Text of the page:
Biking the Balkans to give bread

Biking the Balkans to give N.K. kids bread

Four Americans are set to bike 5,000 kilometers through the Balkans to raise cash for North Korean kids.

Andrew Godlewski, Suzanne Heibel, Stephen Sessions and Katie Tibbetts met while teaching English in Bundang, Gyeonggi Province, and are now planning a 3-month cycling trip through Eastern Europe to help fund bakeries that feed children in North Korea.

The four aim to cycle in a giant loop from Turkey though 13 countries in a bid to raise $10,000 in sponsorship for the charity Love North Korean Children.

Elementary school English teacher Andrew explained how what was originally planned as a two-week trip soon ballooned into a mammoth expedition.

“It just kept getting bigger and bigger,” the 26-year-old said. “Our first idea was to take a short trip but now it is much bigger, and raising money for charity is a huge part of our plan too.”

 
Departing from Istanbul on May 21, they will first cycle to Greece and then make their way via Mount Olympus and Athens to Macedonia. After that, they will travel through Kosovo, Albania and Montenegro, followed by Croatia, Bosnia, Serbia and Slovenia before nipping quickly into northern Italy. They will then pass back through several of these countries on their return to Turkey, also taking in Romania and Bulgaria toward the end of their trip.
 
Andrew, from a small town in New Hampshire, revived his childhood passion of cycling after moving to Korea last spring, where he met former journalist Suzanne, who currently works in a Bundang kindergarten.
 
The two convinced their friend Stephen, who has returned to Oregon from his teaching job in Korea, to fly to Europe this May to join their expedition. Stephen, 26, was on his university’s cycling team but has never undertaken a bike tour of this length. But friend Katie, 31, from Connecticut, has already completed a six-month journey from Beijing to London on her way home to the States from South Korea.
 
But none are under the impression that their Balkan adventure will be easy. For training, Andrew and Suzanne have tackled 800-meter ascents up Korean mountains, covering the 100 kilometers per day they must clock up to keep on schedule for their bike-a-thon this summer. They will camp out for most of the trip, carrying their gear in panniers as they scale peaks of up to 2,600 meters.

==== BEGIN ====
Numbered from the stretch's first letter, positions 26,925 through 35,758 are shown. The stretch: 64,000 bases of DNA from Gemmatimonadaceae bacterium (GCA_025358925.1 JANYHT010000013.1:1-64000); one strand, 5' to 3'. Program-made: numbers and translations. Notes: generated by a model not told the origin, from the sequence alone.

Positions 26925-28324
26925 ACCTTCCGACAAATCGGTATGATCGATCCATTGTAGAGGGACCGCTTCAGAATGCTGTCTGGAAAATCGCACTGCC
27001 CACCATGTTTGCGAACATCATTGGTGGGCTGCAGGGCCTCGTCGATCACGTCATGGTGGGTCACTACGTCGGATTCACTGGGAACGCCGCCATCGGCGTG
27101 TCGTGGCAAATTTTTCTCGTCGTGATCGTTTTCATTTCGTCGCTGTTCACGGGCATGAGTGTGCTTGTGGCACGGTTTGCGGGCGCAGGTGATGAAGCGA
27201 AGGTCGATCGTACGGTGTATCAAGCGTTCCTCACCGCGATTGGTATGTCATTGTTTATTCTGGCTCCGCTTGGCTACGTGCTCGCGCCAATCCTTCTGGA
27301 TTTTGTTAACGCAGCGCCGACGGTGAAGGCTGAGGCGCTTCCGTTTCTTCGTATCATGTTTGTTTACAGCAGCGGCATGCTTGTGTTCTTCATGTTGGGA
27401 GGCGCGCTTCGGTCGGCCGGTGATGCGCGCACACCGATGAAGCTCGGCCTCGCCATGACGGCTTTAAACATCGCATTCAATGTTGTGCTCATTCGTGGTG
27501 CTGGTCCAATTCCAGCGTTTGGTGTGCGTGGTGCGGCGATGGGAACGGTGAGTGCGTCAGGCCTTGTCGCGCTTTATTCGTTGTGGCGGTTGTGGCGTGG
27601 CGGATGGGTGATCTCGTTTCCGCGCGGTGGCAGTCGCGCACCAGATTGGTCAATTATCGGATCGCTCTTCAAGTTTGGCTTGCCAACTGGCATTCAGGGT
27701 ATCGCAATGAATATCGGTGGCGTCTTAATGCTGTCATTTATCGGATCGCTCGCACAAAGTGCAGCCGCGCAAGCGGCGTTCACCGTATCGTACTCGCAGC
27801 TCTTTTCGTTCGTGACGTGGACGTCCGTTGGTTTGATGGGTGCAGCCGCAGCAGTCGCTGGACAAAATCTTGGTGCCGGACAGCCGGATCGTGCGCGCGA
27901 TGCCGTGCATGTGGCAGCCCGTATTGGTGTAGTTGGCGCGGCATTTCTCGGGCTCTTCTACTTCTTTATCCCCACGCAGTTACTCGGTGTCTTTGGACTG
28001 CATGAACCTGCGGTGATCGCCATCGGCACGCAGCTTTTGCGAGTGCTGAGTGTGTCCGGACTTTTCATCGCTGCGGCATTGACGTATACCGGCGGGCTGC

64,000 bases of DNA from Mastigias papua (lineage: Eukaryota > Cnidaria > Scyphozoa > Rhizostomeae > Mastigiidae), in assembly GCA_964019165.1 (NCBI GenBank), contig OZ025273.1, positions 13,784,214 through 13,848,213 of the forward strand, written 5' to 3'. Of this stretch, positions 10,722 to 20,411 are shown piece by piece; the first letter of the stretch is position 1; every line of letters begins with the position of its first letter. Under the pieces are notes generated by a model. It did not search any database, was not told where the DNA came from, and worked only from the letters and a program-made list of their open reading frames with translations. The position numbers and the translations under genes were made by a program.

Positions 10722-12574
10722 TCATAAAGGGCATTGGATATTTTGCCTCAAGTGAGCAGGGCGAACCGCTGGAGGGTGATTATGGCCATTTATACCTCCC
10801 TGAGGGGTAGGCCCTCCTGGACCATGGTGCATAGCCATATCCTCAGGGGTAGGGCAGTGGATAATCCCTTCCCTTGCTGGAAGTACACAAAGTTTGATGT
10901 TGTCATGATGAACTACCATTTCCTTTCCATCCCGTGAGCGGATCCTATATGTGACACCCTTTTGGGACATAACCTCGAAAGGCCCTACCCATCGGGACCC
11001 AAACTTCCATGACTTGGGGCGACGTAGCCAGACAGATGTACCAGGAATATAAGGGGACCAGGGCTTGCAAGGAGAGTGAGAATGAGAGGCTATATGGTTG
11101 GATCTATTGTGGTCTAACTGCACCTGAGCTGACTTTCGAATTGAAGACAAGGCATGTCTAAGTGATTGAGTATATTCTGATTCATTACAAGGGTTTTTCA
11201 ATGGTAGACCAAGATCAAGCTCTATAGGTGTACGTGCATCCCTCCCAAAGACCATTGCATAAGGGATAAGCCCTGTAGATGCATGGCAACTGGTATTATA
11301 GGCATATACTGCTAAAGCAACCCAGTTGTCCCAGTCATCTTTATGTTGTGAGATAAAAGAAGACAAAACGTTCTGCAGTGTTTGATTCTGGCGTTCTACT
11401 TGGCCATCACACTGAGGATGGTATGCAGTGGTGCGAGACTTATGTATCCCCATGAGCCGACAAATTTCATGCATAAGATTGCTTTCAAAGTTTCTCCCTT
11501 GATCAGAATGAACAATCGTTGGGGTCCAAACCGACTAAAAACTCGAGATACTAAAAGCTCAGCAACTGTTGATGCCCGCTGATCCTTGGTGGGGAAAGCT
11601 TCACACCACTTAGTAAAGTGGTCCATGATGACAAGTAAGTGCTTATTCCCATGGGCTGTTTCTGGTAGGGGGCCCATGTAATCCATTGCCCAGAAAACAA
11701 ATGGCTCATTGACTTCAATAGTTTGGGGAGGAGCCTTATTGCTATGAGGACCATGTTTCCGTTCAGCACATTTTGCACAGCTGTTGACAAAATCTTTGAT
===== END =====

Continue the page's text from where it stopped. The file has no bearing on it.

• “I’m really excited about the trip but I am concerned about some things,” said Suzanne, 25, from California. “Even if everything goes well, there will still be challenges like broken bike chains and things like that. They will just be part of the technical challenges of our journey ― but I’m also thinking about if something more serious goes wrong. I am preparing myself for every eventuality!”
 
Andrew added: “Not all routes we take are necessarily going to have roads, and we cannot check all the routes exactly on Google maps. We are going on friends’ advice for some parts of the journey at this time.”
 
 
Charitable challenge
 
Another challenge for the group is raising $10,000, enough to provide 5,000 North Korean schoolchildren with a piece of bread every lunchtime for one month.
 
“We heard that it costs around $10,000 a month to run one of LNKC’s bakeries, so we thought that would be a good goal to shoot for,” said Andrew.
 
“What I really liked from the start was that Love North Korean Children is small and has proven results on the ground in the country,” he said
 
LNKC has built four bakeries in North Korea since it was started by Reverend George Rhee in 2001.
As well as covering the running costs of the four bakeries in Raseon, Pyongyang, Hyangsan, and Sariwon, the non-profit organization aims to eventually operate around 26 bakeries in the communist country, and aims to build an orphanage just over the border in China.
 
A joint United Nations and World Food Program report published late last year warned that over 3 million people in North Korea will require food assistance in 2012, highlighting particular concern for young children’s nutrition in the impoverished country.
 
 
Ordinary people living under the communist regime have recently suffered because of Pyongyang’s bad foreign relations stymieing much needed food aid from South Korea and the U.S., although a recent deal will now send 240,000 tons of food aid from America in return for the North’s halting of nuclear enrichment activity and weapons tests.
But LNKC prides itself on providing food directly to children in the communities it works in.
 
“Of course, any money made from their Balkan bike-a-thon will be greatly appreciated and be quickly absorbed in the maintenance of any one of our four bakeries in North Korea or in the establishment of our orphanage in Northeast China.
 
“We are continuing to build in faith, always without sufficient funds, so anyone who desires to get involved with our projects will be a godsend,” said LNKC worker Shirley VanderSchaaf.
To support LNKC’s work, the American cyclists have made bracelets to sell ahead of the trip and to people they meet along the way.
 
Suzanne and Andrew will also film clips every day for their website http://www.thenomaddicts.com, which they have been updating with their Asian travels since September. Eventually, they aim to make a documentary about their Balkan trip. They will be posting regular updates at http://www.bikingthebalkans.com, where people can also make a donation.
For further information visit http://www.nkchildren.org.
 
 
By Kirsty Taylor (kirstyt@heraldm.com)
 
 
 

Andrew Godlewski and Suzanne Heibel pause on a Korean road during training for their Balkan bike-a-thon to aid North Korean kids. (Jared Mitchel)
 
 
 
 
 
 
 
 
 
 
 
 
 
 
 
 
 
 
 
 
 
 
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